Saturday, 22 January, 2022
E-paper

Micronationalism

Shayor

The concept of nationhood is arguably abstract and subjective. It has come about naturally from human desire to form a collective identity with other people on the basis of a combination of shared features. The land and water area that makes up the geographic territory as well as the population within it can vary, with the smallest of such political entities being called microstates. An example of a microstate is Vatican City. It is located wholly within Italy in a land area of 110 acres containing less than 1000 residents yet is a fully recognized distinct territory under the authority of the Holy See, which in turn has ecclesiastical jurisdiction over the worldwide Catholic Church. Italy also has another microstate, San Marino. Europe in total has six microstates, or seven including Luxembourg.

While microstates are usually internationally recognised and official, in contradiction are micronations; self-proclaimed political entities whose members claim to belong to an independent nation but lack legal recognition and overall legitimacy. Micronations are often way smaller than microstates and usually come out from the outgrowth of a single individual. Micronational activities are too trivial to be challenged by the nation whose territory they have claims within and are thus differentiated from true secessionist movements. The concept of a micronation is seemingly silly and sounds only serious as a recreational or educational activity, but micronations and micronationalism has still received media attention in regards to the “roleplay’’ and “political simulation’’.

An example of a micronation determined in its bid for legitimacy and professionalism is the Republic of The Sohnland, located in Warwickshire, England. With a size of only 305 square meters and a population of 10 residents, this Anglo-German “nation’’ began its journey back around 2005 as a mere place of expression of its founder Ethan’s personality and ideals and eventually progressing to model itself as an independent “state’’ with purpose. The Sohnland is a technocracy governed by its benevolent dictator, also Ethan, and claims to follow the principles of Sohnlandic Juche, sharing ideologies such as isolationism, self-sufficiency and nationalism. The Sohnland claims to be in distaste with the Westminister and questions UK’s economic regulations, reallocation of taxes and tariffs, with its inhabitants apparently leaning to right-wing and populist ideals. The Sohnland has also established foreign relations with similar micronations, like Adonia and the Dane Republic.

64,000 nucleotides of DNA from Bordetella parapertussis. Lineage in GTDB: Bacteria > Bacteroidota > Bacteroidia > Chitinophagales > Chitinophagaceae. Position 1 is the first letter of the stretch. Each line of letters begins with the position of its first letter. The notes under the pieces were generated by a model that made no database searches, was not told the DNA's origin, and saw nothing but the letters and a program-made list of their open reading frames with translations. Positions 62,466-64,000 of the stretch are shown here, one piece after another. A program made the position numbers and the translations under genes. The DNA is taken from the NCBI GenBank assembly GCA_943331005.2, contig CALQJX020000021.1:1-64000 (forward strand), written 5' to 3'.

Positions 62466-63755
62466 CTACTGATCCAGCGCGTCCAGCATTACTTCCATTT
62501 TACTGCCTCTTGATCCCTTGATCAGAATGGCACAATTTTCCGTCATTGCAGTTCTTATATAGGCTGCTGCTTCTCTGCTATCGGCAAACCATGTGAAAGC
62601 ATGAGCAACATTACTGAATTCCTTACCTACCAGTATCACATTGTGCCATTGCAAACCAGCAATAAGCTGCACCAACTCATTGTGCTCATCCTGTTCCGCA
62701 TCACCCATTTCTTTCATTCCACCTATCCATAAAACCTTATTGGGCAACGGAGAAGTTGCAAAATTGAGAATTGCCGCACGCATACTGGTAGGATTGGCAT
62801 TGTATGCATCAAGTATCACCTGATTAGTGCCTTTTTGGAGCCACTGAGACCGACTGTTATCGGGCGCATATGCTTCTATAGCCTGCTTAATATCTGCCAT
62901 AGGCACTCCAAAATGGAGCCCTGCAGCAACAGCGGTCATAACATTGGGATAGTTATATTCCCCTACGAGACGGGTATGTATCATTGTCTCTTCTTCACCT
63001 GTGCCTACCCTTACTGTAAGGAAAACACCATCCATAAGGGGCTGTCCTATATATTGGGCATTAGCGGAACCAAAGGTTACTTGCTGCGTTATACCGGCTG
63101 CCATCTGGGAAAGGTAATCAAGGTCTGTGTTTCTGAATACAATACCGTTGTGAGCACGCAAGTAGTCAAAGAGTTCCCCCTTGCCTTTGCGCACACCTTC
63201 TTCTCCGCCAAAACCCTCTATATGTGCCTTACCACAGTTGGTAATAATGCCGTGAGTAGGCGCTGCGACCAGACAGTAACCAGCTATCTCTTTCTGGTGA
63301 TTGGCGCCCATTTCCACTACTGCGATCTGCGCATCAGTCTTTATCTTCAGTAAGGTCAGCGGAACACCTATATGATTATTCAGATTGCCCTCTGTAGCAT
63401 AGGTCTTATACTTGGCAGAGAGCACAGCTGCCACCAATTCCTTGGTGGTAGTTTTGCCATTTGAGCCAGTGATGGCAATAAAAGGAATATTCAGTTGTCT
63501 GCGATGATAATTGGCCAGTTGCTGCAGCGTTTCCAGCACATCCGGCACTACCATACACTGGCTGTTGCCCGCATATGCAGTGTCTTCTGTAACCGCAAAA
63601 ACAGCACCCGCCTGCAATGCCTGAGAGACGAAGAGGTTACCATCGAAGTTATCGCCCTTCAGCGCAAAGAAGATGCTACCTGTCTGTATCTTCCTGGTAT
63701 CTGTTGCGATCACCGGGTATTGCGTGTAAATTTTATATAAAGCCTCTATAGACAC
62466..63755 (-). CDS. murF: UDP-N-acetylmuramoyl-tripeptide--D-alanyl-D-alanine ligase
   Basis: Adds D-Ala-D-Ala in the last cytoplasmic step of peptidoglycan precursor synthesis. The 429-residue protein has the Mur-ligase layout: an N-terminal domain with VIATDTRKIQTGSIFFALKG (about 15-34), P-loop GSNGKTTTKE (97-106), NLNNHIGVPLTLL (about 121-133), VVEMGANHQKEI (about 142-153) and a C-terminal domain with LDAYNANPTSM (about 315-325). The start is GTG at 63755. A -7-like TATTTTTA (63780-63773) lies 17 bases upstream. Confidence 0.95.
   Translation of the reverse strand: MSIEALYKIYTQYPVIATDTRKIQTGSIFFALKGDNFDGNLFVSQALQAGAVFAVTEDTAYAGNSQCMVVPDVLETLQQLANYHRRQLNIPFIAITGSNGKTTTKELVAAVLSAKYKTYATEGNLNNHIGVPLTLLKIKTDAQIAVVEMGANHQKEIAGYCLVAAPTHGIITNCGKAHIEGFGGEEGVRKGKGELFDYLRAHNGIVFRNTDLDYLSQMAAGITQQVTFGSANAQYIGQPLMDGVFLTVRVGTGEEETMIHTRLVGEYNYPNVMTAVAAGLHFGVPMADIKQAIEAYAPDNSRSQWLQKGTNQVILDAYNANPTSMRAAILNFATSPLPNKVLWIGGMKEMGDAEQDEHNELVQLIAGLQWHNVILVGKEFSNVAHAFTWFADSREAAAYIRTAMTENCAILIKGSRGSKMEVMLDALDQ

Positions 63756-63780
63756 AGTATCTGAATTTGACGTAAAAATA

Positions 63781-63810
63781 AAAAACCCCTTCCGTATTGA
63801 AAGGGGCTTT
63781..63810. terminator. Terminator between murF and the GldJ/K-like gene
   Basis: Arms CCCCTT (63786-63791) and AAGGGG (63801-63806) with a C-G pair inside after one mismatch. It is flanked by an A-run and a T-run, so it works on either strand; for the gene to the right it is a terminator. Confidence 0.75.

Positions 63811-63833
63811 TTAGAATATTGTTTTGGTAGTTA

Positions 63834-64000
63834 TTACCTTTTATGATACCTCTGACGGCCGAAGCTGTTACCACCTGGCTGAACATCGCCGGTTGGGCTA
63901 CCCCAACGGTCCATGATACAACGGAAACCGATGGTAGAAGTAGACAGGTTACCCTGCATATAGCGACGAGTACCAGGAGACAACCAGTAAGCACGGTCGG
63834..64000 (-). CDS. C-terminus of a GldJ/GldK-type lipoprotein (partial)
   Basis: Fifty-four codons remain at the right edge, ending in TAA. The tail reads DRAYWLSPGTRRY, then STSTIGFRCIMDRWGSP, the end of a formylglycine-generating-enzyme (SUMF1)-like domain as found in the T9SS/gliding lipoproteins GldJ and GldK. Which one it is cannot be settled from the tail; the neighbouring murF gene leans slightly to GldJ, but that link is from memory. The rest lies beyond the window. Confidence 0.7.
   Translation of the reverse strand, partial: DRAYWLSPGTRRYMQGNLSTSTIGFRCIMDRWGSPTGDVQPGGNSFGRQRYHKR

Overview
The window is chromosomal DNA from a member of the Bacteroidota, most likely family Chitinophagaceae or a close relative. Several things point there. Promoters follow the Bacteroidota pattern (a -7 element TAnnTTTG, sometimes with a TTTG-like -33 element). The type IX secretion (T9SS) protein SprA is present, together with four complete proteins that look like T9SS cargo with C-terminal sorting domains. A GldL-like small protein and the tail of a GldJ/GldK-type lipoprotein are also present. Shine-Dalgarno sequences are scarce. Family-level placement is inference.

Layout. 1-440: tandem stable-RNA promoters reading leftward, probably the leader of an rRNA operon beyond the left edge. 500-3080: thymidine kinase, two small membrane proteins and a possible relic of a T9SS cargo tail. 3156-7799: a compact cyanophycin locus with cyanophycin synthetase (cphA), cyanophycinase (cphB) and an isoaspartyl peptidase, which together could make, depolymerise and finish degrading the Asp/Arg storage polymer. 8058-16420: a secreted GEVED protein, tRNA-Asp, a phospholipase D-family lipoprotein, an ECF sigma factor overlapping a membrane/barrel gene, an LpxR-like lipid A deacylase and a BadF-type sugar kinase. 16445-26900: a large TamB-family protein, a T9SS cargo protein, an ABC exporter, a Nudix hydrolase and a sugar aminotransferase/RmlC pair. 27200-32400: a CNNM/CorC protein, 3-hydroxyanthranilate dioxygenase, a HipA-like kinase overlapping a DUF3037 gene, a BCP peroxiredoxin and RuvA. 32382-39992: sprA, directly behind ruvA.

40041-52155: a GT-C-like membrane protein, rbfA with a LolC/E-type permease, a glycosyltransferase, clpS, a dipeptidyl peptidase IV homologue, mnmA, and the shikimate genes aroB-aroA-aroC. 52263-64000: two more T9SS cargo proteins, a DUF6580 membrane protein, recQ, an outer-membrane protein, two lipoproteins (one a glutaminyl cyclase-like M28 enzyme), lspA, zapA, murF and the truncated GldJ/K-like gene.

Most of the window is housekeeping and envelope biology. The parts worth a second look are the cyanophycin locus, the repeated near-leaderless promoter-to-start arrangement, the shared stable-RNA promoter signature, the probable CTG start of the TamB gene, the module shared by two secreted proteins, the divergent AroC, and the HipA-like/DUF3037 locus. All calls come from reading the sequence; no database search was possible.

Although it’s inevitable The Sohnland won’t actually receive any recognition and actual independence, it has designed materials such as passports, stamps, ID cards, flag pins, border signs, banknotes and coins representing the nation, as well as social media accounts and a website that highly details its operations, including citizenship benefits. For a micronation, it has shown self-determination and professionalism to materialize its micronationalism and purpose, even though it’s not as popular as other micronations like Sealand. Micronationalism overall is an interesting way to examine how the evolution and simulation of grassroots political beliefs from the very core of all things looks like to be presented in a modern, established world, it has become a relatively mainstream hobby and developed its own community over the decades. To repeat the point in the beginning; the concept of nationhood really is, arguably, abstract and subjective.

 

The writer is a student of an English medium school